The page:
He seems to have spent years on end searching through various religious and quasi-religious belief systems for an authentic identity, but that sort of shopping around leads to little more than an arguably inauthentic postmodern 'identity' as consumer of religious 'authenticities'. That's probably a fascinating and fervently debated issue in literary scholarship on Salinger, though I've never looked into the point. If I cared more about Salinger the writer -- and maybe I should, I don't know -- I'd probably care more about the answer to the question of who Salinger himself really was. Perhaps someone else can say if the man himself was a phony . . . or if he found his sought-for authenticity.

Requiescat in pace anyway, Mr. Salinger.

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At 10:32 AM, Blogger John from Daejeon said...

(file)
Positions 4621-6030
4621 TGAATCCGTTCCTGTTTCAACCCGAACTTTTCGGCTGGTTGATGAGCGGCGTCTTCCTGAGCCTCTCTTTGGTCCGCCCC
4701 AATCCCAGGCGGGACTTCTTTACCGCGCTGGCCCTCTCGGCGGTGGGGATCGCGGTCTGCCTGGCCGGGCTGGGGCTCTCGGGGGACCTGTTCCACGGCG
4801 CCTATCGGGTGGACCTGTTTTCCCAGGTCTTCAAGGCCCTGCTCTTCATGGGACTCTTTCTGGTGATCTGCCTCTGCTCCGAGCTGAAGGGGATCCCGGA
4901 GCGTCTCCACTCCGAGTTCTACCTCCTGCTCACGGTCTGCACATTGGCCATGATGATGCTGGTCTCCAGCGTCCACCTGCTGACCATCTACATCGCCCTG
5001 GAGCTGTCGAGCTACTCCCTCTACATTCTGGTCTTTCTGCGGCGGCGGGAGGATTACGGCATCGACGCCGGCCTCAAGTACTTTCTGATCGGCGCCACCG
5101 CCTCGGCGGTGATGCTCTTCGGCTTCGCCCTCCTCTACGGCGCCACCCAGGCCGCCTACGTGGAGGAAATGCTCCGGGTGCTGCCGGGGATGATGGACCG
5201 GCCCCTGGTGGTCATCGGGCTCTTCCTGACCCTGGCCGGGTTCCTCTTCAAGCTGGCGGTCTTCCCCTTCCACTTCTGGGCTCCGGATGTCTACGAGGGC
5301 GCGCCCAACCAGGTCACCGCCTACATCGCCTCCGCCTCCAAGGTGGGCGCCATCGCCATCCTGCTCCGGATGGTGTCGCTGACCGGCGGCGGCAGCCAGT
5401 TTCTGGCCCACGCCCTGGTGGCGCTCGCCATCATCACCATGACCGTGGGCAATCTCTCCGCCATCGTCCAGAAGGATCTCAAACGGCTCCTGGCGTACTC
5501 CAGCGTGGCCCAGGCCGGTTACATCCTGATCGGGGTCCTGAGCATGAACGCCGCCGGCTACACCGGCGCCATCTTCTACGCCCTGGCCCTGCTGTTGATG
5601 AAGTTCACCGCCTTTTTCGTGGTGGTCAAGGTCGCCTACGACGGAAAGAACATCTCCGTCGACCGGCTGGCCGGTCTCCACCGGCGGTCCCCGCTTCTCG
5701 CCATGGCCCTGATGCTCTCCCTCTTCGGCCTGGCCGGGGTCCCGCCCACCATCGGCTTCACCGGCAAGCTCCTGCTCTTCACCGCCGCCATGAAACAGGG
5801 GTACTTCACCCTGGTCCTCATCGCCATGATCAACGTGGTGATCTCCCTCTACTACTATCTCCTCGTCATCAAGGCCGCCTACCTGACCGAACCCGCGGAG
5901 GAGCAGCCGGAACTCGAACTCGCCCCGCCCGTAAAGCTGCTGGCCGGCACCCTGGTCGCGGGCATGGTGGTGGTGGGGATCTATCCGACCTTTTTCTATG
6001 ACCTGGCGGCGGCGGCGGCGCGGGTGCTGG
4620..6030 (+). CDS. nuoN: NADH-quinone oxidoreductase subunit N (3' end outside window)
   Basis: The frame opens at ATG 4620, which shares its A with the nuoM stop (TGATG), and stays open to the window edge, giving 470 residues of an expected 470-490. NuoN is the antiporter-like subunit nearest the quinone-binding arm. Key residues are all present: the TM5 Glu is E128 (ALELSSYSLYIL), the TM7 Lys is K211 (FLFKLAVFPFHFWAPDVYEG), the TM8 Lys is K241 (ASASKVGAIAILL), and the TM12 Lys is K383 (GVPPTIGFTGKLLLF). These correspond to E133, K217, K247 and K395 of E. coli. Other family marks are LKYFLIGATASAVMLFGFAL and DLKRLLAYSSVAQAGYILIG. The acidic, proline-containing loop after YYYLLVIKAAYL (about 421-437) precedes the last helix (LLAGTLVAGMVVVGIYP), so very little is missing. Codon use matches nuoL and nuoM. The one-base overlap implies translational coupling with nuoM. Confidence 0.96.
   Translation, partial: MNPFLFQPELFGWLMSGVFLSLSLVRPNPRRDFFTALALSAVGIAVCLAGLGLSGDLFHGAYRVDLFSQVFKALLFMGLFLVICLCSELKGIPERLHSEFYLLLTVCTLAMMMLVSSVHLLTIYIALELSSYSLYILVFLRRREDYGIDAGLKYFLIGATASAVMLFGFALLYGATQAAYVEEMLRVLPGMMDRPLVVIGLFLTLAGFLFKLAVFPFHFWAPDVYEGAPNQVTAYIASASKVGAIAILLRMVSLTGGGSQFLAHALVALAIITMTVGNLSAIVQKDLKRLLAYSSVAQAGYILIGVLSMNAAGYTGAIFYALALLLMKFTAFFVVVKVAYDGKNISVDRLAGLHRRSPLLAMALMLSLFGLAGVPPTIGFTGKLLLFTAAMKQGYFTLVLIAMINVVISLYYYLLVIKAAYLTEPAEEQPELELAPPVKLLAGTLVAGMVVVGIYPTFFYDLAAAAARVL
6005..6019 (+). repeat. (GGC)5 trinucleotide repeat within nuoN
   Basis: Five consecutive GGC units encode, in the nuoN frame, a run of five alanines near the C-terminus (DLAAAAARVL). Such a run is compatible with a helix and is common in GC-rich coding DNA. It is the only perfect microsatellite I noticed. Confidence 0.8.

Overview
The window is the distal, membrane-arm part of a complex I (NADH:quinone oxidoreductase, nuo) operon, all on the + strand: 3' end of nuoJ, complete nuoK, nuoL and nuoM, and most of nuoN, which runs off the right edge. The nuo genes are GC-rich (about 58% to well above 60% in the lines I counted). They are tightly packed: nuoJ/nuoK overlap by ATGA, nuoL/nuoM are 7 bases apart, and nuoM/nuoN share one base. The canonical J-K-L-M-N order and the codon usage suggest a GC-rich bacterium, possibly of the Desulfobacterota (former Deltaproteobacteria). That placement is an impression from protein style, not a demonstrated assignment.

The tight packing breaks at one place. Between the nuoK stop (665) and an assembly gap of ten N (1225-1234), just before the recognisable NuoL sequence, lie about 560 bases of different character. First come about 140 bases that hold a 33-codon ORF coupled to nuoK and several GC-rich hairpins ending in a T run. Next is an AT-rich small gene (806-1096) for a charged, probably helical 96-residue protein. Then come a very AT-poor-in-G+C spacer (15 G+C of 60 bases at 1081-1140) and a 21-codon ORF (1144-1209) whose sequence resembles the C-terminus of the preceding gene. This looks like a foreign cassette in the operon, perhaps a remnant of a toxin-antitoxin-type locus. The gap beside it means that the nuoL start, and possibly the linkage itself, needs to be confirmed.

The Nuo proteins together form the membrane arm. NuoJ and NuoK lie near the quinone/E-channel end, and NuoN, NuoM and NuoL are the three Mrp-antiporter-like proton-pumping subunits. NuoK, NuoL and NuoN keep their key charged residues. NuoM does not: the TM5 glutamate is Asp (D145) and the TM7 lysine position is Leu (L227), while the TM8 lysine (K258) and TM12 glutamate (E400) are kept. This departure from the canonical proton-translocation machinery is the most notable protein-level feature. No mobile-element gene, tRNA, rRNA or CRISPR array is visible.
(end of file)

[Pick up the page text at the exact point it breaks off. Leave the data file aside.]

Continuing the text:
I don’t know if you saw last week’s episode of “Frontline” on PBS (titled “Digital Nation”), but it looks like books (reading) are going the way of the oral tradition of spreading tales. The episode focused on students at the best universities in the U.S. and their professors. Astoundingly, most students at M.I.T. and Stanford can no longer write a cohesive essay. Everything now spews forth in disjointed paragraphs as these students multitask between various electronic devices, social networking sites, and email. Nowadays, students freely admit to not reading the classics of yesteryear (like “Romeo & Juliet” and “Cather”) and just going to websites that bullet point the important information that they need to know about the works. They reason that in today’s world, technology is what they “really” need to know and not waste their time indulging in a time waster like reading. While young kids seem to be reading at higher and higher levels, this trend quickly regresses once they hit junior high and high school as cell phones, ipods, computers, IMing, Facebook, and computer gaming take hold of today’s youth. South Korea was also featured in this episode, and it wasn’t pretty as more and more kids here are having to drop out of school to attend computer addict camps just to learn how to be a kid.